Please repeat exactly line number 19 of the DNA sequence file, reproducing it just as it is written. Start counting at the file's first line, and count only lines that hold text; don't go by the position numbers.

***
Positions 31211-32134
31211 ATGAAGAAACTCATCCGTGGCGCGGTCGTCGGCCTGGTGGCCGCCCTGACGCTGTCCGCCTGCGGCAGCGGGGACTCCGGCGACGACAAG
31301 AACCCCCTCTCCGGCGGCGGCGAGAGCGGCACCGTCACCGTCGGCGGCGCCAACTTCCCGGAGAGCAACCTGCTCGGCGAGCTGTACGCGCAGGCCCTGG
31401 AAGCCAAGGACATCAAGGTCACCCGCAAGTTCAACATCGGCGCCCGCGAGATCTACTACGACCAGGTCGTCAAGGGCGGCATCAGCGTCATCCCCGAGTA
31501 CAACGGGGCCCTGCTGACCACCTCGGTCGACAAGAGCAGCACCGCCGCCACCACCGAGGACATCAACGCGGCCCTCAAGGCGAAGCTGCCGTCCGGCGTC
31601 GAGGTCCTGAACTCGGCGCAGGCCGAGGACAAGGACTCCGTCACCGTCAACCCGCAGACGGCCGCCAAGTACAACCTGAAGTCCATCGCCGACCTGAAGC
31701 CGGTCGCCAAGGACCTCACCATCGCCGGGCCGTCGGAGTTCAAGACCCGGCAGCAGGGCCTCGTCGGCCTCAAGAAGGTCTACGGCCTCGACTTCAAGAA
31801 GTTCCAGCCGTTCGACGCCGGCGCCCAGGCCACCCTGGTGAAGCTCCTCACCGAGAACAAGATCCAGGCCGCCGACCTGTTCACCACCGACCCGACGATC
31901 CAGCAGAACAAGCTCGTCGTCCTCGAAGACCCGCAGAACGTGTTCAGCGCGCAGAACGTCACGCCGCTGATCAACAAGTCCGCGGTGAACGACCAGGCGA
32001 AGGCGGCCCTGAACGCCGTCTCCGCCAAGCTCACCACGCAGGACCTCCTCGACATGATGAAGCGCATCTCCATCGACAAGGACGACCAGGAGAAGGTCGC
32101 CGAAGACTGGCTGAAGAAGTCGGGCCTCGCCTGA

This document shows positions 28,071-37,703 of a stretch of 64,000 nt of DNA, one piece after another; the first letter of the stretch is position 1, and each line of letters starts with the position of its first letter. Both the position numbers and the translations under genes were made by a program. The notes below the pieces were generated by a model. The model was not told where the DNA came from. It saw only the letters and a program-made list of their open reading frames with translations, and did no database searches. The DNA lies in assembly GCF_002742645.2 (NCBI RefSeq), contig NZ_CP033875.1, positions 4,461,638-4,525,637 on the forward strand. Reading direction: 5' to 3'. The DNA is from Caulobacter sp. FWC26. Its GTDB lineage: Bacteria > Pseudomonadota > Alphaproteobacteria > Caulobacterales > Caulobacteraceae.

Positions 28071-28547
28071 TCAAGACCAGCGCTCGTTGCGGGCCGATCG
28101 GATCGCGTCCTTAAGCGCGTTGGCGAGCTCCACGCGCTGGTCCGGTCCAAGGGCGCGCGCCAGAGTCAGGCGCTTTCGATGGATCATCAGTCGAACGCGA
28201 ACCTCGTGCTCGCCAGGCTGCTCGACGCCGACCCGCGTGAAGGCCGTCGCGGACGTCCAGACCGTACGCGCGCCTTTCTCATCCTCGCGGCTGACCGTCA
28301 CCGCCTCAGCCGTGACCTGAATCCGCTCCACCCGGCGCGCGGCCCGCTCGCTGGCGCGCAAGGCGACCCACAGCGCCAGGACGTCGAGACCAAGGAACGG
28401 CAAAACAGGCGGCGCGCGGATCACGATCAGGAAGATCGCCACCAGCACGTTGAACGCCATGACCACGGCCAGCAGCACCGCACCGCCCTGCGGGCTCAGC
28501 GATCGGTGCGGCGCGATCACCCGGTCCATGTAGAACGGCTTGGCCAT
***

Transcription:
28501 GATCGGTGCGGCGCGATCACCCGGTCCATGTAGAACGGCTTGGCCAT